In all the talk of graphical downgrades no one seems much preoccupied with 'why?'. Why build something and then proceed to tear it down, piece by piece, in the hope that ever more diminished expectations about the final product won't be severe enough to...
We hear about new video games every day. Sometimes they're Kickstarter campaigns or they're looking for more votes on Steam Greenlight. Many of them are iPhone games. I should say that many of them are bad iPhone games. Luckily, two names caught my attention among the avalanche of new games: Conrad Schmidt and Frank Agnone.
In particular, it was the shared credits that really caught my eye. Conrad Schmidt has animated for Spaceballs, Robot Chicken, and one of my favorite cartoons of all time: Ed, Edd, and Eddy. Frank Agnone, on the other hand, has helped produce South Park over the years. The duo have released their first game for the iOS platform, Feast or Famine, and between the two of them, there's gotta be at least a few good ideas, right?
Feast or Famine is a cross between the ever-popular 2D autorunners that have flooded the iTunes App Store, and a game about a very small economy that players have to manage as they're playing. As your character is running along, birds and bison and power-ups will pop up on-screen. Tapping on the right side controls your jump (holding your finger down will allow for larger leaps), but you also have to control your spear-throwing as you navigate each level.
Where you tap on the left side of the screen determines your spear's arc, but you can hold your finger down and fine-tune your aim if you want. This uses more of the meat-energy bar but for every animal you successfully hunt, you'll gain energy back. At the end of the level, you'll be scored on time, meat-energy, and the percentage of game you successfully hit in the level.
Levels and game structure follow Angry Birds in that you'll complete packs of levels each more difficult than the last. Feast or Famine's gameplay is fun, and there's plenty of it. Gameplay and controls are tight and fast. Take too long to hunt down the bison in your way and your meat-energy will dry up fast. Speed through without hitting many targets and you won't score very high, either.
Occasionally, I ran into crazy difficulty spikes, but practice makes perfect. Knowing where a tar pit waits or that you need to conserve meat-energy for a long dry spell at the end of a level can trip you up. But now you know, and knowing is half the battle.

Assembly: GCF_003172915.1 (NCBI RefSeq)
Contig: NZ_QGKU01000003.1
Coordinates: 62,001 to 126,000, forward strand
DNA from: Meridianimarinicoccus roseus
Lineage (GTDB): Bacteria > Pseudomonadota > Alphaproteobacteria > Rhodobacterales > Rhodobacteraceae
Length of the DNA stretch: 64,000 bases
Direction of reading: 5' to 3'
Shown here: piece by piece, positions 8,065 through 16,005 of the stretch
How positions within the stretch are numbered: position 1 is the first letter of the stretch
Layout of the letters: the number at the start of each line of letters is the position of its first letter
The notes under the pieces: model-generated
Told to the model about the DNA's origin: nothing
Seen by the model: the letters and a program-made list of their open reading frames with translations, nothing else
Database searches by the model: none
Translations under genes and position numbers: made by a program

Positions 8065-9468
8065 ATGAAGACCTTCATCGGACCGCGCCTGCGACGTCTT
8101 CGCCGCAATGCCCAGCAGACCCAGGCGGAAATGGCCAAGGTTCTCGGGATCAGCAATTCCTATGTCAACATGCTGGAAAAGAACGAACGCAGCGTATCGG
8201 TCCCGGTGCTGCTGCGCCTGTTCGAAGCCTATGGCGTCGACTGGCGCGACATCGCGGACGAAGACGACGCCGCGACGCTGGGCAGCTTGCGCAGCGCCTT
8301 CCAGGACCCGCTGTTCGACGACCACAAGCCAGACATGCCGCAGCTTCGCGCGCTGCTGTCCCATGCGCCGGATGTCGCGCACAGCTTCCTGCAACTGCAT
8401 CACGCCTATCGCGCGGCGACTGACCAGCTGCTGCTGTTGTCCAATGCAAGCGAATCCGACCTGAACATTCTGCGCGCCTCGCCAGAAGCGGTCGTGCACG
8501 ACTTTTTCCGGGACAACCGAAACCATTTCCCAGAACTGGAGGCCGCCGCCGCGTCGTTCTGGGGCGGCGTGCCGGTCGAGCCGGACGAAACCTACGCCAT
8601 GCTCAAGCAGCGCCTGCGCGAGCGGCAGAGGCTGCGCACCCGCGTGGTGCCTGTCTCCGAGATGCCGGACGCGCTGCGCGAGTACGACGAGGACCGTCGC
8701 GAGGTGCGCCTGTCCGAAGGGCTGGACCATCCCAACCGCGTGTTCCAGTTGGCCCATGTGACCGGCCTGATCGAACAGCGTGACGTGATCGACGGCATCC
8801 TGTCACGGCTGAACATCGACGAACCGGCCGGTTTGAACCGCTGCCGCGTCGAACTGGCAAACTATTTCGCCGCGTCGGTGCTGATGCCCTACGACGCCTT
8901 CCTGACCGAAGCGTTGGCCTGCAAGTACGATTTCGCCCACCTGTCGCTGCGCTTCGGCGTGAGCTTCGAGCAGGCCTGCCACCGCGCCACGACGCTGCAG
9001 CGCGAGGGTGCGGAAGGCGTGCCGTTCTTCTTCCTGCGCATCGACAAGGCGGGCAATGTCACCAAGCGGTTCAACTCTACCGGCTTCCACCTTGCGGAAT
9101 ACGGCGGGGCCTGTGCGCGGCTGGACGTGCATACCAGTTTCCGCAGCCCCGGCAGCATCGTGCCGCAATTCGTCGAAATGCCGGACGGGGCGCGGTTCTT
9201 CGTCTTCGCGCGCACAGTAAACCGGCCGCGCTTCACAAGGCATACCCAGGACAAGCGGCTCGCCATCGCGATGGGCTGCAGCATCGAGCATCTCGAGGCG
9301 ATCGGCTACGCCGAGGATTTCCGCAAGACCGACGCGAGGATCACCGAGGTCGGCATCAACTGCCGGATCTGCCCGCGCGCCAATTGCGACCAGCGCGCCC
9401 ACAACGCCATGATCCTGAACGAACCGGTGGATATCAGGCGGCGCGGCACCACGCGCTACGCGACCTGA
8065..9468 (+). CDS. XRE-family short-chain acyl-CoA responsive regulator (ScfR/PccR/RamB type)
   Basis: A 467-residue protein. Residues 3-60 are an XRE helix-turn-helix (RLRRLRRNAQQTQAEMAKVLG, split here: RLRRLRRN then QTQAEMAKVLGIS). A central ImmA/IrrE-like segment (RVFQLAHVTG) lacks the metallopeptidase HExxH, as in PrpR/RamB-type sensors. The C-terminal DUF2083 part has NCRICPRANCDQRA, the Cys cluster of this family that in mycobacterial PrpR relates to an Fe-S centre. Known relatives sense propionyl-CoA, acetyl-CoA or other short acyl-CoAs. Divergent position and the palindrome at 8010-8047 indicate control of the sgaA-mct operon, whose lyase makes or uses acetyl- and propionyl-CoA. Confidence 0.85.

Feast or Famine's art design and style consists of equal parts Saturday-morning cartoon and dramatic fine lines with lots of color. Your cave-painting avatar bounces up and down, scrambles over ledges and grunts excitedly. Yes, you're killing helpless cave-painting cows and birds, but I think the PETA statute of limitations has dried up over the centuries.
When your speed is amped up and you can catch cows, tapping the fire button makes your cave-man dropkick the bovine. Landing in tar results in a splat and a few bubbles. Even the level select screen is made up of sharply drawn constellations of levels and stars.
As much as I like the style, it can be difficult to see every target on screen, which means it's also very easy to miss when you fire your spear. This problem is helped by the iPad's larger screen and graphics, but not solved. The speed also adds to the difficulty, so younger gamers used to slowly slinging Birds might get frustrated fast.
Still, Feast or Famine has everything it takes to be the next big iPhone game. There's plenty of content for just $.99 and the arcade gameplay marries speed and and action. Yes, there are microtransactions and earning every bone may feel like a grind, but you can pass the time perfecting levels for three-star scores. If you have an iOS device, you should play this game.
Code provided by publisher.
Feast or Famine
Graphics and animations
High scores for replayability
Hard to aim at/see targets
Punting a cow and getting three drumsticks for it
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